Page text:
Hammer Horror demo
Song & interview, Countdown ABC Australia
San Remo performance
Tour of Life performance
Tour of Life performance (Germany)
Strange Phenomena podcast
Kate Bush’s relationship with the Gothic has been an intriguing part of the discourse since Bush entered the scene with Wuthering Heights. After launching her career with a song based on one of Gothic literature’s pivotal novels, Bush decided she hadn’t released her intertextually Gothic single, and continued to periodically dabble in the Gothic, filming a TV special in a Dutch Gothic theme park, marching alongside the early strand of women singer-songwriters coming to prominence in alternative music of the Eighties, and releasing an actual Gothic rock single in 1978.
“Hammer Horror” is the most flamboyantly Gothic song we’ve heard from Bush so far. Part of this is how it’s haunted by “Wuthering Heights,” which it predates in composition and follows by several months in its release. This hauntedness is ingrained in the song’s style, as it boasts strings and a fraught C minor key (which modulates to E flat major). “Hammer Horror” asks questions about performance and identity, and centers on a production of The Hunchback of Notre Dame, complete with direct on-the-nose references to Notre Dame (the cathedral is named in the lyrics) and a stranger reaching out of the dark to grab Bush by the shoulder, depicted with wonderful literalness in the music video. The understudy has an identity crisis, and they’re haunted by the original actor — being placed in an undesired role creates a inadequacy (“I’m the replacement for your part/but all I want to do is forget you, friend.”)
Bush’s homage is specifically to Gothic horror cinema rather than 19th century literature (and its relationship to the nascent Goth subculture and its music is relevant but minimal). The imagery comes from cinematic iterations of The Hunchback of Notre Dame, conjuring up spectres of Hunchback iconography (“you stood in the belltower but now you’re gone/so who knows all the sights of Notre dame?”). This is a pretty specific reference for the often cryptically influenced Bush. Conversely, “Hammer Horror” doesn’t actually have much to do with the horror films of Hammer Studios: Hammer never made a Hunchback film, and it’s not as if the song is loaded with references to the studio. It’s not even made clear in the song what medium the production takes place in, although Bush’s focus on rehearsals in the lyrics and contemporary interviews suggests a theatrical staging. But titling the song “Hammer Horror” lends the song a trademark Britishness and a cinematic framing: Bush is marrying the British traditions of horror filmmaking and theater in a spectacularly musical situation. She doesn’t step completely into the regions of Gothic horror, camp theater, and grim music altogether, but she takes pieces from all of them to assemble her own vision.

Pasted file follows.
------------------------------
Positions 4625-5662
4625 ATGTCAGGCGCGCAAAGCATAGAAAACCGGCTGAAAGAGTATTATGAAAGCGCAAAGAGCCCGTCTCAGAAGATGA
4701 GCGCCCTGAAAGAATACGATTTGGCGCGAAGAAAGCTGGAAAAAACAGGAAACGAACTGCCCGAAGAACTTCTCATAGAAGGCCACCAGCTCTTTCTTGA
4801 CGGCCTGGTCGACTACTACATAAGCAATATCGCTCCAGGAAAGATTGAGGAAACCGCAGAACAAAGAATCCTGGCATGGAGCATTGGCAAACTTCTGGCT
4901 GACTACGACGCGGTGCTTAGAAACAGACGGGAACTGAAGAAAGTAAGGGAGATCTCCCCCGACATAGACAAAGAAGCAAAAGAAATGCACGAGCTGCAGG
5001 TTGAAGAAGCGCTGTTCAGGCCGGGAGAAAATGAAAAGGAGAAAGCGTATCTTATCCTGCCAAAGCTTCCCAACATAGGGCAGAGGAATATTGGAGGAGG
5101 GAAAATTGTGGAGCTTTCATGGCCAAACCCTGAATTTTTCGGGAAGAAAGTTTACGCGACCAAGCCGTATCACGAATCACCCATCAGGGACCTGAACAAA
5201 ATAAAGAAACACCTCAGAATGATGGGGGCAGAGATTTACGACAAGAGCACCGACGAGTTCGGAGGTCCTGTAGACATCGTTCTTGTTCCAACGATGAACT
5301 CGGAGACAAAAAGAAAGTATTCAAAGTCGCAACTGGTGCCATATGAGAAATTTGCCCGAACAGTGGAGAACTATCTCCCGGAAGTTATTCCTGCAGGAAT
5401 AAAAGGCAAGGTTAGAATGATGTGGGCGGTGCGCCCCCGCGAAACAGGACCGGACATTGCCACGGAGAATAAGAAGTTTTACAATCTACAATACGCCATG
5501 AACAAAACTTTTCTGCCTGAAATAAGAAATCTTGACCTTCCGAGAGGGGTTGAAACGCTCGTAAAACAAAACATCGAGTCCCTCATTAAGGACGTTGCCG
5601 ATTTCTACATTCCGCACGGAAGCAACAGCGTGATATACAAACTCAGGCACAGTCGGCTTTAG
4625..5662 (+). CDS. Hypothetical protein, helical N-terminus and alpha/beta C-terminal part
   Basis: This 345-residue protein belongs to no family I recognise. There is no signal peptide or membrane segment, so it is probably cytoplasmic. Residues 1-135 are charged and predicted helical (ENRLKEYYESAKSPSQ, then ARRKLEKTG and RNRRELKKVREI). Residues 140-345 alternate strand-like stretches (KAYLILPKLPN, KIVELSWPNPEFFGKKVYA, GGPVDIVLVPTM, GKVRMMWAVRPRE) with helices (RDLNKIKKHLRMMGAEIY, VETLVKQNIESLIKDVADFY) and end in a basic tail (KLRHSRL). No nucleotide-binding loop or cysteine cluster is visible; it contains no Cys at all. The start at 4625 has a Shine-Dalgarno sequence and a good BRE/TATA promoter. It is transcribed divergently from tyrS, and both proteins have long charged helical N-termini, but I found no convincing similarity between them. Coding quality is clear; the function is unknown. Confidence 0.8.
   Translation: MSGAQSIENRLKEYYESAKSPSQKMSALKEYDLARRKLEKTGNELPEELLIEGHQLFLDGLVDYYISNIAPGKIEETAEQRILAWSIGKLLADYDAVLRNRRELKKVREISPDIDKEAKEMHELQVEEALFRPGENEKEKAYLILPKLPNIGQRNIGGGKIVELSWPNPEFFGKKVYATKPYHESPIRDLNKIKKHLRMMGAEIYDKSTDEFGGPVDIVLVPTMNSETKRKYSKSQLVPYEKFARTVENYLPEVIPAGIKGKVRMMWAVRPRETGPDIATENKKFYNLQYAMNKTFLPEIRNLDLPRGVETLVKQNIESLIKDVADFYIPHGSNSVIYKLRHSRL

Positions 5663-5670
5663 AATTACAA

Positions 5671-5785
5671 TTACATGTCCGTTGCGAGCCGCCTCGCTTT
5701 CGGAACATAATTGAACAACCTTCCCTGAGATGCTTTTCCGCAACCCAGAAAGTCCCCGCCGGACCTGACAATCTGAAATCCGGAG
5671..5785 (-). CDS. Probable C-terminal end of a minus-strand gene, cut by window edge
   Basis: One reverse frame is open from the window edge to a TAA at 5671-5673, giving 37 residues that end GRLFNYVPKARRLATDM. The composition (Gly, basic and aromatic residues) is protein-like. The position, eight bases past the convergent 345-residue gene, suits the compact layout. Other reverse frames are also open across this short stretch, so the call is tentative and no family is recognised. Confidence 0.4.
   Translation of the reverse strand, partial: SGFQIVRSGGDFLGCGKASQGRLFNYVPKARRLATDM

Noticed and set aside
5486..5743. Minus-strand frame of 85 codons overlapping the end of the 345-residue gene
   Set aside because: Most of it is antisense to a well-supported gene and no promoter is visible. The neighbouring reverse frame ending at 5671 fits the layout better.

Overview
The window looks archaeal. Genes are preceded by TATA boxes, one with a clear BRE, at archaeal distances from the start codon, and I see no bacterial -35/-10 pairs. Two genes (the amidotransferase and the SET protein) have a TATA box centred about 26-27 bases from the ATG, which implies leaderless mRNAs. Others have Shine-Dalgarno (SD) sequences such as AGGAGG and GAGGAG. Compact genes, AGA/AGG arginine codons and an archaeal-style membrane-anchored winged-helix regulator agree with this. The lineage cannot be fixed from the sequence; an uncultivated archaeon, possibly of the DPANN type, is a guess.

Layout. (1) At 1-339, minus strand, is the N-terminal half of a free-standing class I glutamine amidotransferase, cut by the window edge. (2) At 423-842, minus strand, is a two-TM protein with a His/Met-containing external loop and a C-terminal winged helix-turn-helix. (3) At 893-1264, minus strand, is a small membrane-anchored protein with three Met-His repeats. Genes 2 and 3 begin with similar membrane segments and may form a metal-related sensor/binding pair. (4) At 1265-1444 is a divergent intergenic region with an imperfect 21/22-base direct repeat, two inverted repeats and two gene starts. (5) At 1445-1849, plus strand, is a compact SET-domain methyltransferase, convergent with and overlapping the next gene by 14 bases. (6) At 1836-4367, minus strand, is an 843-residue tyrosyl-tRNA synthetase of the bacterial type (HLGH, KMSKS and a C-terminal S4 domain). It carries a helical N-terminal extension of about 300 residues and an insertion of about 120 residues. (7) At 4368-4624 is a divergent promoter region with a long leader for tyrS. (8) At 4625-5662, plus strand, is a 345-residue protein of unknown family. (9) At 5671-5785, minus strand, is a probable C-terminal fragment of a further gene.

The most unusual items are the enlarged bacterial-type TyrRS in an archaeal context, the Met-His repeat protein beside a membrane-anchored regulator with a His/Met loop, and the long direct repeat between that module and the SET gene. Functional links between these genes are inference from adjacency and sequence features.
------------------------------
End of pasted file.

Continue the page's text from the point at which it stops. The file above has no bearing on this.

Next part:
Instead of being particularly influenced by Hammer, Bush as an influence cites the Oscar-nominated Fifties biopic Man of a Thousand Faces, a film in which veteran Hollywood actor James Cagney plays the silent era monster performer Lon Chaney. The movie is preoccupied with voicelessness, whether through Chaney’s mute parents, his wife ruining her voice with acid as a cry for attention amidst Chaney’s neglect, or Chaney himself losing the ability to speak on his deathbed. Quintessentially it’s a Gothic movie cleverly disguised in the trappings of a Hollywood biopic. Recently writer and musician Alex Reed described the Gothic as being “less concerned with particular values than the act of revealing their underbellies.” Similarly, Man of a Thousand Faces is less interested in Hollywood glamour than the traumas and weirdness of this eccentric actor. Underneath these strange roles is an ordinary, screwed up man. And there’s a strain of meta-performance at play as well: as Bush herself said, “an actor in an actor in an actor, rather like Chinese boxes, and that’s what I was trying to create.”
In “Hammer Horror,” she casts off the hood of the actor to reveal a permanently anxious ruin of a man, rather than the deeply flawed and abusive Chaney of Faces. Bush’s mode of exploring genres places a character inside a genre to explore its pathologies, and thus their own. The Gothic is preoccupied with the question of possibly being the thing you suspect you’re not — a categorical rejection of a consensus on human nature. Bush in “Hammer Horror” is afraid of being the worst thing possible in showbiz: a fraud. Certainly that’s what the ghost of her actor’s friend convinces him he is. To be an actor is to be a professional faker, but what’s worse than that? A faker playing a faker. Let’s look at this summary from Bush: